Combating Imposter Syndrome
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Imposter syndrome is a feeling of self-doubt that affects how workers view their abilities and qualifications when they don’t think they belong or deserve their job. It can affect an employee’s work by impairing job performance, contributing to burnout and reducing overall job satisfaction.
In fact, according to the International Journal of Behavioral Science, around 70% of the population has experienced imposter syndrome at least once.
With an increase in remote work environments, imposter syndrome has worsened due to a lack of in-person interaction. Face-to-face interactions can provide feedback through body language, which employees lack when working from home. When working from home, workers can also become distracted by things such as pets and children. Furthermore, these distractions can increase stress and anxiety, contributing to self-critical feelings about job performance.
All of those factors can negatively impact your well-being as an employee. Consider these strategies to help combat imposter syndrome, including when working from home:
- Let negative thoughts come and go. Negative feelings towards yourself are common. To combat the anxiety associated with them, it can be helpful to recognize them and avoid giving them further thought. Avoid being too hard on yourself.
- Get together with co-workers. If there are in-person events at your workplace, consider attending them to interact face-to-face with co-workers. You could also consider scheduling a working lunch or post-work happy hour with a co-worker.
- Talk about your experience. Sharing about your experience with imposter syndrome can help both you and those you work with feel less alone. Share your advice with co-workers to help spread knowledge and awareness.
- Practice positive self-talk. Practicing affirmations and writing down the facts can weed out the false accusations in your head. Write down the positive ways you contribute to your workplace so you can recognize your accomplishments.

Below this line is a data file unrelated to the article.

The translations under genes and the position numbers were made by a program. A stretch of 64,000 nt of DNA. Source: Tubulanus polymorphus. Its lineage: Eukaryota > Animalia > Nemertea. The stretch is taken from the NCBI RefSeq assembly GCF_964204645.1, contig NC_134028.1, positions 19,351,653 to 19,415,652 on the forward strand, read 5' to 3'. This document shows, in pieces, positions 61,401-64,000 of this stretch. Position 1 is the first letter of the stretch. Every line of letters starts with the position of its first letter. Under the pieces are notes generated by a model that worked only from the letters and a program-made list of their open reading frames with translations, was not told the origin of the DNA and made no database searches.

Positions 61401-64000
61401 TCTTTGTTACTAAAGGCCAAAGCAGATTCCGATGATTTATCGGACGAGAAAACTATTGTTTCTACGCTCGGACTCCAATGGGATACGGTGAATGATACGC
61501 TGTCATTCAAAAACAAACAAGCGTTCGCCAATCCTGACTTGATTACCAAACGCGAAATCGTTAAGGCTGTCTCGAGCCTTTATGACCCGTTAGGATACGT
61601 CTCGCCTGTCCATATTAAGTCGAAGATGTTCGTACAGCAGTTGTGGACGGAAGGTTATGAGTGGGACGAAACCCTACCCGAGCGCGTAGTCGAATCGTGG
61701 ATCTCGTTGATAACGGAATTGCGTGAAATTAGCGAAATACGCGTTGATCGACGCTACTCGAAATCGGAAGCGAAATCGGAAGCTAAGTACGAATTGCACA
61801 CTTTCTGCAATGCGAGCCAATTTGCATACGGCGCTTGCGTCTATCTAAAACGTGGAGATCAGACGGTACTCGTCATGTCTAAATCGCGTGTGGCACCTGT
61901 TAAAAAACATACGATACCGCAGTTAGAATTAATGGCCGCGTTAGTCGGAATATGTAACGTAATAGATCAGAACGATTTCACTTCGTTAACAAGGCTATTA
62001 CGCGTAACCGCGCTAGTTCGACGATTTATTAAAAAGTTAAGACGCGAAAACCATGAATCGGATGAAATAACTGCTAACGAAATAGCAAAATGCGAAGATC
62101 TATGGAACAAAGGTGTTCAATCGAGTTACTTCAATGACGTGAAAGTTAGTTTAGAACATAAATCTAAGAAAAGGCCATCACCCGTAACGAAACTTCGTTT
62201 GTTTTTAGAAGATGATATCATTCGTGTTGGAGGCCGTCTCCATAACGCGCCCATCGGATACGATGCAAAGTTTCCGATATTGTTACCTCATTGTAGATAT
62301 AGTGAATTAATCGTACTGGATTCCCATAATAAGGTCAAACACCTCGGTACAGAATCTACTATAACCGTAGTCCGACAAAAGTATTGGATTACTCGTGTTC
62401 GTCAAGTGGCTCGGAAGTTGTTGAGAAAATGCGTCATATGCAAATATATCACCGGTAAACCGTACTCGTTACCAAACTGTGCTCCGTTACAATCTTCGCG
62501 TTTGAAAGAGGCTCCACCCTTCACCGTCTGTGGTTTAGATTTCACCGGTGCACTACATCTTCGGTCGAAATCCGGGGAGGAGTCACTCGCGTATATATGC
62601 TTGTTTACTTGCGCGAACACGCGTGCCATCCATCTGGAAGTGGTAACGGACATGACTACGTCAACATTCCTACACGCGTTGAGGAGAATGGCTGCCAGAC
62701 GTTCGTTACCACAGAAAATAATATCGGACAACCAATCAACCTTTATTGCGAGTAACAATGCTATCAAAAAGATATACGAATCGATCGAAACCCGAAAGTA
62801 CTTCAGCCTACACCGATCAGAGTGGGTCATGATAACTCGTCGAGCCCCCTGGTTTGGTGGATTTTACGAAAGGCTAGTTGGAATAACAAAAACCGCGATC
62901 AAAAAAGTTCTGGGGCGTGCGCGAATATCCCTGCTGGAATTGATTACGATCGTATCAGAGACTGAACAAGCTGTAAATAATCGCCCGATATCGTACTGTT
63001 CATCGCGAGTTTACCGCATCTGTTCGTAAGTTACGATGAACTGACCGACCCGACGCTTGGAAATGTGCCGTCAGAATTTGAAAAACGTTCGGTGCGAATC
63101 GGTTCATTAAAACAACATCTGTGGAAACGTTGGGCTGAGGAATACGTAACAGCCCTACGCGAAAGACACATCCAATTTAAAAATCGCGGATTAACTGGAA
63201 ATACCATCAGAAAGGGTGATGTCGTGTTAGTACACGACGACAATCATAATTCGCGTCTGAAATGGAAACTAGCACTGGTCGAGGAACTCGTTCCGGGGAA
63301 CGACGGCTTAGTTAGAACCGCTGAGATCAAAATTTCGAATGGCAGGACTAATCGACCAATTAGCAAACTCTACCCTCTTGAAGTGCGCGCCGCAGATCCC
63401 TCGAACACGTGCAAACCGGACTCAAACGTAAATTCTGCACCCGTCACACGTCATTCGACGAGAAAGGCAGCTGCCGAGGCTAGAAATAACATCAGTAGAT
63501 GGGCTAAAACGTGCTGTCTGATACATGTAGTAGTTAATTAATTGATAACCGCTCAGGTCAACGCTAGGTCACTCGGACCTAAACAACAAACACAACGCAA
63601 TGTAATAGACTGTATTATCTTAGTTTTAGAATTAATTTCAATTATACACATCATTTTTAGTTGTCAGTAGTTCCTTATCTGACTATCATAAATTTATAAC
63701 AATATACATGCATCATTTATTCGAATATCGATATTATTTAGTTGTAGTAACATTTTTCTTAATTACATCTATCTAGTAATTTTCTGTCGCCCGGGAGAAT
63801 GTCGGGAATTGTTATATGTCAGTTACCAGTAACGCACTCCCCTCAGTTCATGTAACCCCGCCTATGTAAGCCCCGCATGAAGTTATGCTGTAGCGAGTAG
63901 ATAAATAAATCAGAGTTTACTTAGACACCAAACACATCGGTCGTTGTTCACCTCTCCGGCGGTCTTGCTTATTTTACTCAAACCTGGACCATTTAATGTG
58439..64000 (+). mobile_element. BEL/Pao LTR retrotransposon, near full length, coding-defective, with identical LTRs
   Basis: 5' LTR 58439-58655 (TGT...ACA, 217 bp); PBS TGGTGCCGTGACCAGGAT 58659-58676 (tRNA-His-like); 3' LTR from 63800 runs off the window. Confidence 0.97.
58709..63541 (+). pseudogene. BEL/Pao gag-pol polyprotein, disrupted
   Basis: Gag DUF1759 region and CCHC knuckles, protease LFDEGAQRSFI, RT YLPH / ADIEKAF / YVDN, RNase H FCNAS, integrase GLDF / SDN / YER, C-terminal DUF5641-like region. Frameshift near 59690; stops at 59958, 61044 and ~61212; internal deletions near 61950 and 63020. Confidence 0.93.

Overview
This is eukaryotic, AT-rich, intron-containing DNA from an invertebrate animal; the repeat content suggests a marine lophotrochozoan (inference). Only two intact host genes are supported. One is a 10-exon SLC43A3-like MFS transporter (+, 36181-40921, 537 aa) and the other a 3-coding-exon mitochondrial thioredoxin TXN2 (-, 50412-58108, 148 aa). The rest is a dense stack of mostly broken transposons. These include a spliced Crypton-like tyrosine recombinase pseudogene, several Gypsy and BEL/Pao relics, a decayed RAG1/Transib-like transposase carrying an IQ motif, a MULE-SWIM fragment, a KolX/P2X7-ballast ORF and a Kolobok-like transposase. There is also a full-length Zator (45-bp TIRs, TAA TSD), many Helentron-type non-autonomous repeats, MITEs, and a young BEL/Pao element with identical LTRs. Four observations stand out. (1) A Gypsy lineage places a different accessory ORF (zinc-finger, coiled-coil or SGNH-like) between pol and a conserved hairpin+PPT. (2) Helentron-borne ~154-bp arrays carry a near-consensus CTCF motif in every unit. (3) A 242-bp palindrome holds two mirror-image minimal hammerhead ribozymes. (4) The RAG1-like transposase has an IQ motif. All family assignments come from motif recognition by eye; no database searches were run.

- Have self-compassion. Perfection is not possible. When you’re experiencing negative thoughts, it’s essential to be kind to yourself. It’s also important to recognize that you were hired for your role for a reason.
You don’t have to combat imposter syndrome alone. Working remotely can foster feelings of isolation, but imposter syndrome affects millions of workers each year; therefore, it’s important to know you’re not the only one affected. Knowing how to combat it can help you and those you work with.
Prioritizing Your Well-being
In recent years, there has been a shift to organizations allowing employees to work remotely. This remote work option has given employees more time to focus on their well-being. While remote work can help improve overall job satisfaction, it can also have some adverse effects. Some aspects of remote work can negatively impact your mental health and, as a result, affect your physical well-being and job performance.
According to recent research from Zippia:
- Almost half (40%) of remote workers say that struggling to unplug at the end of the workday is their biggest challenge.
- Half (50%) of remote workers feel lonely at least once per week.
Driven in part by this social isolation, remote employees have started to shift towards prioritizing their well-being. With the increase in employees working from home, there has started to be a more significant focus on using extra time that was previously for commuting on other nonwork-related tasks. Some of these activities include extra sleep, leisure activities and home projects.
As a result, focusing some attention on your well-being will improve not only your physical and mental state but also your work experience. To prioritize your well-being, consider trying some of these strategies while working remotely: